The Joplin Globe, Joplin, MO

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March 15, 2014

Forecast: Storm season coming, will just arrive later

Greater risk of tornadoes may be in Deep South rather than Great Plains

JOPLIN, Mo. — This year’s storm season could get off to a late start, and this summer could be better for agriculture.

If both of those things happen, thank the cold.

“What the cold weather may do is push the severe weather into a later period of the March-June storm season,’’ said Tony Lupo, chairman of the atmospheric science program at the University of Missouri-Columbia.

“We are predicting it will be a little cooler going into the spring and that this summer will be a little milder,’’ he said. “We’ll get the rains that we need. This could be a better summer for agriculture.’’

John Gagan, senior forecaster with the National Weather Service forecast office at Springfield, said, “The pattern we have been in with these constant influxes of cold air from Canada has made it cooler than average. That’s why we haven’t seen much severe weather so far.

“I think this means we will have a delayed start to the storm season, but the storm track will evolve as it always does from the South to the North. It will just be later,’’ he said.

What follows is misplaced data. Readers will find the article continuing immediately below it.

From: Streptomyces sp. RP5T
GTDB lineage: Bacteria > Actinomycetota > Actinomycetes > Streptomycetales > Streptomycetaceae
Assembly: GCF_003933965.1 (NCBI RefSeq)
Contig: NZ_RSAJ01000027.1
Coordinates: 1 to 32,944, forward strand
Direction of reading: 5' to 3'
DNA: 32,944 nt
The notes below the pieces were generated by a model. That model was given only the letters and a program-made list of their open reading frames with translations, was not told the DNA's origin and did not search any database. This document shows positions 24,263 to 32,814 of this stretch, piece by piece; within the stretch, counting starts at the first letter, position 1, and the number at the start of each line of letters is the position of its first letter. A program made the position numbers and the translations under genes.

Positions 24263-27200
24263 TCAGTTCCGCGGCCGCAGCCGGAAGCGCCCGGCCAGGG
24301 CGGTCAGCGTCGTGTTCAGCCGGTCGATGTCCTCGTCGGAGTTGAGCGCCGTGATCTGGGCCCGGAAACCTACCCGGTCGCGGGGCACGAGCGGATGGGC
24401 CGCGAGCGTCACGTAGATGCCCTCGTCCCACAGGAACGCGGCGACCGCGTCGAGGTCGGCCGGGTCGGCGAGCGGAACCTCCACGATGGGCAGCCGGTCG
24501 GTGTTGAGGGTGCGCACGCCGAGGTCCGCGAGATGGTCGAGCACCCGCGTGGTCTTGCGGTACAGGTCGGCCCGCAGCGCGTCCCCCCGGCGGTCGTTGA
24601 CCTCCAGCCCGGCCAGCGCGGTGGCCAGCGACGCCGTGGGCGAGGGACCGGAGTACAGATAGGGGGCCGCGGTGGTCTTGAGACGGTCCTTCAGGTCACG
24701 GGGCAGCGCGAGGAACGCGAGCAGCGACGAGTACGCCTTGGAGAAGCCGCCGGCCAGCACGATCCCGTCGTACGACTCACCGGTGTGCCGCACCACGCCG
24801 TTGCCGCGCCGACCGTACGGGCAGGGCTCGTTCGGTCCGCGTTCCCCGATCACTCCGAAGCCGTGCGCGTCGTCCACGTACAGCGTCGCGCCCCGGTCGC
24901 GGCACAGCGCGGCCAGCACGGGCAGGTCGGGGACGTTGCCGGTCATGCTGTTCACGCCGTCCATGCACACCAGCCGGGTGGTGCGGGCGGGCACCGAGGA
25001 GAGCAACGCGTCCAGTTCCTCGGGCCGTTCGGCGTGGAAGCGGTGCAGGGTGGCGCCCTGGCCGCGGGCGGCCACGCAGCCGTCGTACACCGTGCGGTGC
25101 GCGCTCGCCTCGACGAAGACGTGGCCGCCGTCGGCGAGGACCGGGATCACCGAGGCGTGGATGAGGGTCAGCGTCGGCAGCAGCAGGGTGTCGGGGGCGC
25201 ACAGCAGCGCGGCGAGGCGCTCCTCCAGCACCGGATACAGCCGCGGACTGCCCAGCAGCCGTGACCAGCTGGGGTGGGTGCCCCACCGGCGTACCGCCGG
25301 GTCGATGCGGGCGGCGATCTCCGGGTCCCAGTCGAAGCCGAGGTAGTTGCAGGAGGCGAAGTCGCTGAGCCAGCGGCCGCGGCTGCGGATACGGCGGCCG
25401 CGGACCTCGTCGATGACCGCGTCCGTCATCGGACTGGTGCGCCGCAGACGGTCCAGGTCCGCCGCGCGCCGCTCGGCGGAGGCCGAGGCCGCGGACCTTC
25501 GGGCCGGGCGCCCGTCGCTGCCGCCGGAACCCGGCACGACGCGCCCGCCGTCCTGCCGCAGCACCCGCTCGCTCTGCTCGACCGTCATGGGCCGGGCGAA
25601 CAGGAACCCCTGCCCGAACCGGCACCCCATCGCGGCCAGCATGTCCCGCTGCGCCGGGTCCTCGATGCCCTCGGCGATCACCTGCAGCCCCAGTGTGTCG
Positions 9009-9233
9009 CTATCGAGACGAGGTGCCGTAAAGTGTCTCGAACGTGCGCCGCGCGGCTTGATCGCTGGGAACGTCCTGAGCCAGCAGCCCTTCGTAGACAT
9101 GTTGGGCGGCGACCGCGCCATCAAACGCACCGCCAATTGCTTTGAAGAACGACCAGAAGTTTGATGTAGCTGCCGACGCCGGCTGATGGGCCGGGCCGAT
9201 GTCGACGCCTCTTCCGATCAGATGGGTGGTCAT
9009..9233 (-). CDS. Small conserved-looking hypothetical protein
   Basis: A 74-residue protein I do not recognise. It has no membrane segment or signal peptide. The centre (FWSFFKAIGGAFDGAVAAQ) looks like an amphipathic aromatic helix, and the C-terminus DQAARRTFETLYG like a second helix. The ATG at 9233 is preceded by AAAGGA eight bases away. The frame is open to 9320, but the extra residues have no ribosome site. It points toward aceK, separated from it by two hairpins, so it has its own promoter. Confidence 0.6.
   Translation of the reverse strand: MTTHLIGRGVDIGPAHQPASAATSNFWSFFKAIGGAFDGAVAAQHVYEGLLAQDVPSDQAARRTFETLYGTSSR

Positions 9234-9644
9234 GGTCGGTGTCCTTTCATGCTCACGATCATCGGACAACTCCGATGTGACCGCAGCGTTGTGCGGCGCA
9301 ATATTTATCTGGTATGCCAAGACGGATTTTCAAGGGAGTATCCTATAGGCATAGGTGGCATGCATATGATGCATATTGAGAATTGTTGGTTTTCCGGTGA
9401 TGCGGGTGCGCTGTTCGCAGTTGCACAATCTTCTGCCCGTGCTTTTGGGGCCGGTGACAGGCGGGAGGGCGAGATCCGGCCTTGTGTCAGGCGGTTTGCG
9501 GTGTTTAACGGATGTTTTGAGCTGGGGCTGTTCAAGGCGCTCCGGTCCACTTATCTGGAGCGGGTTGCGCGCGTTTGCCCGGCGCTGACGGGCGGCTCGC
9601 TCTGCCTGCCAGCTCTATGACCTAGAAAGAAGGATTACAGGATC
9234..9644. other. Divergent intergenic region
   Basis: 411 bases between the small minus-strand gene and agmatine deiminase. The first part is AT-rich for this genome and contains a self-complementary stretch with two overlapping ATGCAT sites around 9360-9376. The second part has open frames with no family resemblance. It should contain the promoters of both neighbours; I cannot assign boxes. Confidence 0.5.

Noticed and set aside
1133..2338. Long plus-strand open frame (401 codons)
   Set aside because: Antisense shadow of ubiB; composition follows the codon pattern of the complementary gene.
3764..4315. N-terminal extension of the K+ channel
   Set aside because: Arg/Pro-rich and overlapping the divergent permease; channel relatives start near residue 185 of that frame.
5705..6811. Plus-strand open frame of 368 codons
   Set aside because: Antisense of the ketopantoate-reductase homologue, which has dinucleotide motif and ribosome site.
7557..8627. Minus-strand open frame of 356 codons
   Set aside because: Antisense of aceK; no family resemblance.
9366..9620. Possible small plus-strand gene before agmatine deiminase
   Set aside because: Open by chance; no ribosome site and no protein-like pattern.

“I also think this means we’ll have a better chance of hail with storms this spring because mid-level temperatures in the atmosphere will still be cool.’’  

The repeated bouts of cold weather, including one early last week, have kept outbreaks of severe weather to a minimum so far this year. They also have cooled the Gulf of Mexico, a significant source of moisture for severe-weather outbreaks.

Said Gagan: “Water temperatures are below average in the Gulf for this time of year. Below-average moisture will have a negative effect on severe-weather production. It will take time for the Gulf to get recharged.’’

Off the mark

So far this year, there have been about 50 tornadoes, according to Greg Carbin, warning coordination meteorologist with the Storm Prediction Center at Norman, Okla.

“We’ve had one relatively big day so far, and that was on Feb. 20, when we had about 40 tornadoes,’’ he said. “If we hadn’t had that, it would be a record low start to the tornado season. That bumped us back up.

“In 75 of 100 years, you would have had about 130 tornadoes by now (March 13).’’

The last time the storm season got off to a slow start was in 2002. There were 936 tornadoes in that year. The annual average is 1,200.

“Our tornado activity has been well below normal,’’ he said. “But things can turn around pretty quickly. A couple of severe days in May could change everything.’’

Carbin said the nation was in a similar situation in March of last year with below-normal temperatures. Last year, there were 903 tornadoes with 55 fatalities.

That compares with 2011 when Joplin was hit by an EF-5 tornado that killed 161 people and injured more than 1,150 people. It has been ranked as the seventh worst tornado in U.S. history. In that year, there were 1,704 tornadoes nationwide, including five other EF-5s. These are the most powerful tornadoes with wind speeds in excess of 200 mph. The tornadoes caused record damage in excess of $10 billion, including more than $2 billion in Joplin alone.

In all, there were 557 tornado fatalities and 5,320 injuries in 2011.

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